Galamsey: Ghana suspends prospecting activities in Forest Reserves amid EU threats

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File photo: The accident scene has been cordoned off

Ghana has banned all forms of mining-related operations in forest reserves across the country, government officials said on Thursday as the country takes steps to end the illegal mining menace.

A statement issued by the Ministry of Lands and Natural Resources also directed the Minerals Commission to desist from processing or granting any request for the renewal of prospecting licenses in forest reserves.

Sector Minister, Samuel Abu Jinapor, said the various regional security councils have been notified about the directive and are to strictly enforce it.

“The Minister for Lands and Natural Resources hereby directs persons and/or companies engaged in reconnaissance and/or prospecting in Forest Reserves, with or without legal authorization, to suspend such activities until further notice…The Minister for Lands and Natural Resources has further directed the Minerals Commission, with immediate effect, not to accept, process and/or recommend the grant, including the renewal and/or extension, of reconnaissance and prospecting licences in Forest Reserves,” the statement indicated.

The Minister’s directive comes a week after a national consultative dialogue on small-scale mining was held between the government and all stakeholders in the mining sector, on how to curb illegal small-scale mining.

It also comes at the time the European Union had warned that it would delist the West African country from exporting cocoa to member countries if the menace, also known as ‘Galamsey’ is not tackled.

Among the resolutions adopted at the dialogue was a charge to the government to take steps to strictly apply laws and sanctions to all persons who infringe the law, irrespective of political colour or socio-economic status or class.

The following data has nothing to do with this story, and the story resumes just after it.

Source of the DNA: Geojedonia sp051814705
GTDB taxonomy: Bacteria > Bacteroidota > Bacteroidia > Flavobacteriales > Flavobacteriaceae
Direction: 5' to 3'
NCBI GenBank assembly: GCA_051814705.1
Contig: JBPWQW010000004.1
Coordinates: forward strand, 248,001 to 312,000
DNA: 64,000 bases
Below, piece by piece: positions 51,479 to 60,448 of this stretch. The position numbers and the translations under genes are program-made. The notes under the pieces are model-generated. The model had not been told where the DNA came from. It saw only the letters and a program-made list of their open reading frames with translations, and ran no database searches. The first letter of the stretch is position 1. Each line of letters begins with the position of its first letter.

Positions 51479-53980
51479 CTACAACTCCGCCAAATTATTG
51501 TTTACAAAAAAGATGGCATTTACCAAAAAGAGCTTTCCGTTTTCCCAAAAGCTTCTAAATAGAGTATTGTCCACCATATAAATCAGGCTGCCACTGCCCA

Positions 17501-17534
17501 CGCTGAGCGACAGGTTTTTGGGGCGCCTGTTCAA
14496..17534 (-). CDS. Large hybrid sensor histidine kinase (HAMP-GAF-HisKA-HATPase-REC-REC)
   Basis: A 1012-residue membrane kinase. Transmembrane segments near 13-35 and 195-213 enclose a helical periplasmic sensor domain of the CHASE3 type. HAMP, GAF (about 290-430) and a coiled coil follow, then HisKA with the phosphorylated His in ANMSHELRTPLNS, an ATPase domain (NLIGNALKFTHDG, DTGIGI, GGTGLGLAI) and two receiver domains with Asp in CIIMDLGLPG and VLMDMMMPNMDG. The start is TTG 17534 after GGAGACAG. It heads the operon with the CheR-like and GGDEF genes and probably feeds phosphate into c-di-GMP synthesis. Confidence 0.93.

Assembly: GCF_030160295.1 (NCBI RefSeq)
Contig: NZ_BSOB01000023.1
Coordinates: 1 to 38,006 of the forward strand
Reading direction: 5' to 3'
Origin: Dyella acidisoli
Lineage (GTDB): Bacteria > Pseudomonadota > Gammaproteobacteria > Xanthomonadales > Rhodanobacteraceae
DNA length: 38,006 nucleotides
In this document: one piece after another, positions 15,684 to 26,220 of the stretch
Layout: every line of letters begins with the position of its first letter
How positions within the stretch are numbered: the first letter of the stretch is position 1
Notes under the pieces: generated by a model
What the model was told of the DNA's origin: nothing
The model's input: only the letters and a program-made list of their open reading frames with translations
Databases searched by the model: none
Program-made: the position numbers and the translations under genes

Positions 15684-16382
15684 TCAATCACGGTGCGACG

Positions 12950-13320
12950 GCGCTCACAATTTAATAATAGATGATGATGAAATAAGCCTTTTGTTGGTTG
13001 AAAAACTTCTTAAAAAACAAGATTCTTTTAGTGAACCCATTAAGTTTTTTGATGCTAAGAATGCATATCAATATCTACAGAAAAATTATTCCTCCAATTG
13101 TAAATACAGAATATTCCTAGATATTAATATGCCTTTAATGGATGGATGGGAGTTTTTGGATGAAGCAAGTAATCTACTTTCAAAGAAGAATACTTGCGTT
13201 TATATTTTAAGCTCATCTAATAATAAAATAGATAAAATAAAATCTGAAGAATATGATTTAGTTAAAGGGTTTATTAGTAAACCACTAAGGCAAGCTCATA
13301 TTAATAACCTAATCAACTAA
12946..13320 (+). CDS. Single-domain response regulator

Mr. Jinapor, in his statement, said many individuals and companies, under the pretext of undertaking reconnaissance or prospecting, engage in illegal mining in forest reserves, a practice that continues to have adverse consequences on the environment.

The Minister said unless he expressly indicates otherwise in writing, “all activities and operations in respect of any reconnaissance and/or prospecting licences in Forest Reserves are hereby suspended until further notice.”

He said all companies and individuals already undertaking reconnaissance and/or prospecting in Ghana’s forest reserves have up to seven days to cease their operations.

“The Minister for Lands and Natural Resources, accordingly, hereby gives persons and/or companies engaged in reconnaissance and/or prospecting in Forest Reserves, seven (7) days from the date of the publication of this notice, to cease their operations and evacuate their equipment accordingly.”

Ghana’s tropical rain forest is part of the Guinea Forest Region of West Africa, one of the world’s foremost biodiversity hotspots.

Source: Daily Mail GH

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